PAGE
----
Sulfur: an intermediate template for advanced silicon anode architectures†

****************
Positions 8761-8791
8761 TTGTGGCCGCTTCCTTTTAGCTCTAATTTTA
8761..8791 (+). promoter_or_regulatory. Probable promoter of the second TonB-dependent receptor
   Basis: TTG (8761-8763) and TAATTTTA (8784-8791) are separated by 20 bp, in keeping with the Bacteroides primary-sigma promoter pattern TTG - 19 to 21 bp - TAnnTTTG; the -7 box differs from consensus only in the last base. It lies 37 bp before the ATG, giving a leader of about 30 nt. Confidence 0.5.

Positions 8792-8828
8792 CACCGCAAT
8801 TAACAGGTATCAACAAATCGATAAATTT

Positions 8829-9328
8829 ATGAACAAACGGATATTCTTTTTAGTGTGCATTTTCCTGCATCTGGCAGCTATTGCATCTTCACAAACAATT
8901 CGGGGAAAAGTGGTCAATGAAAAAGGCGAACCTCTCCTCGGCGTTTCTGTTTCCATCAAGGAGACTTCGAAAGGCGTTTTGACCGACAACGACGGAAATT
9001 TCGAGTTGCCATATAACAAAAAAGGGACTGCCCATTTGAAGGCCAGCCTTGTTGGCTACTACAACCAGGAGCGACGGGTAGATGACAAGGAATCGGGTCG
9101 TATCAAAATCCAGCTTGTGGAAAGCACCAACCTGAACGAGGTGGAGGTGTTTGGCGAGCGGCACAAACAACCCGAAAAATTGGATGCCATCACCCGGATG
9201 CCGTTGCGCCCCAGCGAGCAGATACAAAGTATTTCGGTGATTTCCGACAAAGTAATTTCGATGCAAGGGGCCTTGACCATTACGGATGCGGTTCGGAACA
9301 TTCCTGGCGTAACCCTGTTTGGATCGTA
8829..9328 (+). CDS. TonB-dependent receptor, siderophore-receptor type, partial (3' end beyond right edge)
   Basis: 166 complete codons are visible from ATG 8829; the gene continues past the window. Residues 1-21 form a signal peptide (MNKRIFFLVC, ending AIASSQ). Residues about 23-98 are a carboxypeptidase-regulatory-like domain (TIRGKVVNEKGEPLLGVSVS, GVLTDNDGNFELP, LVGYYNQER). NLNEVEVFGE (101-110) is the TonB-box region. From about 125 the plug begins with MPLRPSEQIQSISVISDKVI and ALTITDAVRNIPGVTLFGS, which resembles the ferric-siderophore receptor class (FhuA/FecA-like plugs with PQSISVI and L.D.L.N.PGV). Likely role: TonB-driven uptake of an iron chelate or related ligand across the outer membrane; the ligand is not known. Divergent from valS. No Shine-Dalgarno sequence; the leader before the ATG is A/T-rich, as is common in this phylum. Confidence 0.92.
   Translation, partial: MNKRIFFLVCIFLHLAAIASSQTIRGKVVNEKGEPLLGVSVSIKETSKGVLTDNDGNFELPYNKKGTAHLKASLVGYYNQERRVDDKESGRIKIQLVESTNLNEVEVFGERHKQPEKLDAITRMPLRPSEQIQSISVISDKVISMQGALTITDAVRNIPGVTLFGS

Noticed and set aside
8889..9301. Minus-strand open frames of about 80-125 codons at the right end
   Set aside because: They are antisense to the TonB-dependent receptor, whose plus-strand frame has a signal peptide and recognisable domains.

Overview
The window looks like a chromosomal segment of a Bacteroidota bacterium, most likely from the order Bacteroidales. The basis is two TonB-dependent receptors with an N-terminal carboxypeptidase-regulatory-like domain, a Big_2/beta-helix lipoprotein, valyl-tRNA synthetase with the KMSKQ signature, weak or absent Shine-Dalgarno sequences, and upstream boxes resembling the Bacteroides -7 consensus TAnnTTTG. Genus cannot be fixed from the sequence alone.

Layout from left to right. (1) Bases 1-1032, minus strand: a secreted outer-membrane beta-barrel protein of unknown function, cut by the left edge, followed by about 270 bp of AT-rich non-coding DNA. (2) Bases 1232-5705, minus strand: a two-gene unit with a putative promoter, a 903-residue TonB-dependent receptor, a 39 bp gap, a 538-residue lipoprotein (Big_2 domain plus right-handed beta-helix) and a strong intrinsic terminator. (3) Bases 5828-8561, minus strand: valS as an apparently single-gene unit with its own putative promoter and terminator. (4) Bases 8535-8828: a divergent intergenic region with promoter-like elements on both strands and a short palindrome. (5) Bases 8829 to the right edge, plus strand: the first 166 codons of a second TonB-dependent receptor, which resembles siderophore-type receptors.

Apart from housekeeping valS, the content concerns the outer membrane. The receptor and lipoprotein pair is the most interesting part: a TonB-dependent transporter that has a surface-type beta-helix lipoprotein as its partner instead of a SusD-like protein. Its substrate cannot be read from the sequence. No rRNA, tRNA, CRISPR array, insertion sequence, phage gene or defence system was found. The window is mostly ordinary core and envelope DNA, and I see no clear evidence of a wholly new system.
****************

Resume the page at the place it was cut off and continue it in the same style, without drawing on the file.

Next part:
The lithium–sulfur chemistry provides a next generation battery technology on the verge of commercialization with significantly increased specific energy. However, the cycle life mainly suffers from dendrite and continuous SEI formation in lithium anodes inducing active material and electrolyte depletion. Here, we report on a silicon–carbon composite anode as a stable alternative anode for safe Li–S cells. Well-defined sulfur coatings generate a shell for a silicon core (Si@S) to further form a carbon shell (Si@S@sucrose). After sulfur removal the void structure (Si@void@C) allows to compensate the mechanical stress imposed by the huge volume change during the lithiation of the silicon. In this case, sulfur is not only used as a low cost and high capacity cathode material but also as a template to create free volume. It is easily removed during the pyrolysis and no acid leaching steps are required. In half cell tests vs. lithium a high capacity of 2270 mA h gSi−1 (690 mA h g−1) was achieved in the 10th cycle and the reversible lithiation of the silicon particles could be ensured for more than 50 cycles. The prelithiated Si–C anode with a high areal capacity of 2 mA h cm−2 was successfully matched with a sulfur cathode in a SLS full cell on coin cell and on pouch cell levels. A high capacity of about 807 mA h gsulfur−1 (2nd cycle) was reached with a low lithium excess of only 76% compared to 2000% lithium excess in state-of-the-art Li–S cells.
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